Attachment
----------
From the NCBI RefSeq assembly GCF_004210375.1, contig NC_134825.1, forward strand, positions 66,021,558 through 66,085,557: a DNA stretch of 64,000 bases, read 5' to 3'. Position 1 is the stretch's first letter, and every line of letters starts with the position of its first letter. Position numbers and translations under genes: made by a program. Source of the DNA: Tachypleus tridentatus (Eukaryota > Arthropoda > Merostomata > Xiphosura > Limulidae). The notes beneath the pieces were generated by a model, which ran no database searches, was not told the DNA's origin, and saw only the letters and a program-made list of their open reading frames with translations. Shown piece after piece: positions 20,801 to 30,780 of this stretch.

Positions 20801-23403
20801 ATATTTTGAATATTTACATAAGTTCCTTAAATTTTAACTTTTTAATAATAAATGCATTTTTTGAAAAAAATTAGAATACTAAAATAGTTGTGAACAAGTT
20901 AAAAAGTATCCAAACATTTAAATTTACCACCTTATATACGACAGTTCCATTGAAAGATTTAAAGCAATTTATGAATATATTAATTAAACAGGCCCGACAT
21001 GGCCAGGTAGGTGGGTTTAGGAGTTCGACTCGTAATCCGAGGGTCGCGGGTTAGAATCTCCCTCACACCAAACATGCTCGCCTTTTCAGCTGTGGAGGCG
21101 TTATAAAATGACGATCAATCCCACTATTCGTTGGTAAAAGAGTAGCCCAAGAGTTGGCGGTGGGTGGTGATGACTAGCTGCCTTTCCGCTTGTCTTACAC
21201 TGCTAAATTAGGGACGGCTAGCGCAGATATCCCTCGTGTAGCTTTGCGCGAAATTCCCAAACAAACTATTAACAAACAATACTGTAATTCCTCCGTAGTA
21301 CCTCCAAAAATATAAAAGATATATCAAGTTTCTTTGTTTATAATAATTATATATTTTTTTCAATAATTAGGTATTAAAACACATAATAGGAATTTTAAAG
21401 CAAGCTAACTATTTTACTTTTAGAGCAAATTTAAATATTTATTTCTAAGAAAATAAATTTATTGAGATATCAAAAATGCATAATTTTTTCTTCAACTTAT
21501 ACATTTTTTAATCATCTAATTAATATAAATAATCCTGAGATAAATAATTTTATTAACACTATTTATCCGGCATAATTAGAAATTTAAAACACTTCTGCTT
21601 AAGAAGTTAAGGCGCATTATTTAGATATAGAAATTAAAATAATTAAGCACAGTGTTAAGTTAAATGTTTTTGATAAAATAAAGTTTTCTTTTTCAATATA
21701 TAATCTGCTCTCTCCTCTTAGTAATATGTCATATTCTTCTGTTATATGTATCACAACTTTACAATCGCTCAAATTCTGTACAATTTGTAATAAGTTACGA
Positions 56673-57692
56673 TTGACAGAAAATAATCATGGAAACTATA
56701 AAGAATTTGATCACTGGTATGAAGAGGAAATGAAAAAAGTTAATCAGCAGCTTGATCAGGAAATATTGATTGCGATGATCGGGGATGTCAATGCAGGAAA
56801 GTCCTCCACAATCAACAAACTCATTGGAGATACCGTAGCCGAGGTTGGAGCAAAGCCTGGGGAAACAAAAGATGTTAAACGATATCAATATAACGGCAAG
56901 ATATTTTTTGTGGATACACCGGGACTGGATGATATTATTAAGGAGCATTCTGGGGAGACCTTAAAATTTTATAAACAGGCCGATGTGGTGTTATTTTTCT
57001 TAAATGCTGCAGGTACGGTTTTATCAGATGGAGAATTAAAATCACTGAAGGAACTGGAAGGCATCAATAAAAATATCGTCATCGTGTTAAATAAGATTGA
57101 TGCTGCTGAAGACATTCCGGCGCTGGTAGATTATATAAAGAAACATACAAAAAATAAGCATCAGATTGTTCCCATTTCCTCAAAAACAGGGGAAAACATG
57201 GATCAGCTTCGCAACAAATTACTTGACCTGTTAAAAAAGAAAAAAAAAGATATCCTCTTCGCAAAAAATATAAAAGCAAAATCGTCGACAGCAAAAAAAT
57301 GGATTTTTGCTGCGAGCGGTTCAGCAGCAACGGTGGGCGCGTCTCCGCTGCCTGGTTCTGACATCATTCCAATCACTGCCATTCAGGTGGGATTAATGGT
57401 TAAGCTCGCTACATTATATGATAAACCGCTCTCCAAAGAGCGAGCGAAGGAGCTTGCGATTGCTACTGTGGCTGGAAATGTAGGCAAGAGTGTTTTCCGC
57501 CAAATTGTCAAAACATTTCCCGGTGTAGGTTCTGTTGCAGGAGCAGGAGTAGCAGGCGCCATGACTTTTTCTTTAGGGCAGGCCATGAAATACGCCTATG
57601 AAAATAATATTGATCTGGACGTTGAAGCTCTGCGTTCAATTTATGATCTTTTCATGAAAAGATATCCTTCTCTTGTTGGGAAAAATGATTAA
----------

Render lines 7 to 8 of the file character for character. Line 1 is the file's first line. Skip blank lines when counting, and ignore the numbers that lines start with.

21201 TGCTAAATTAGGGACGGCTAGCGCAGATATCCCTCGTGTAGCTTTGCGCGAAATTCCCAAACAAACTATTAACAAACAATACTGTAATTCCTCCGTAGTA
21301 CCTCCAAAAATATAAAAGATATATCAAGTTTCTTTGTTTATAATAATTATATATTTTTTTCAATAATTAGGTATTAAAACACATAATAGGAATTTTAAAG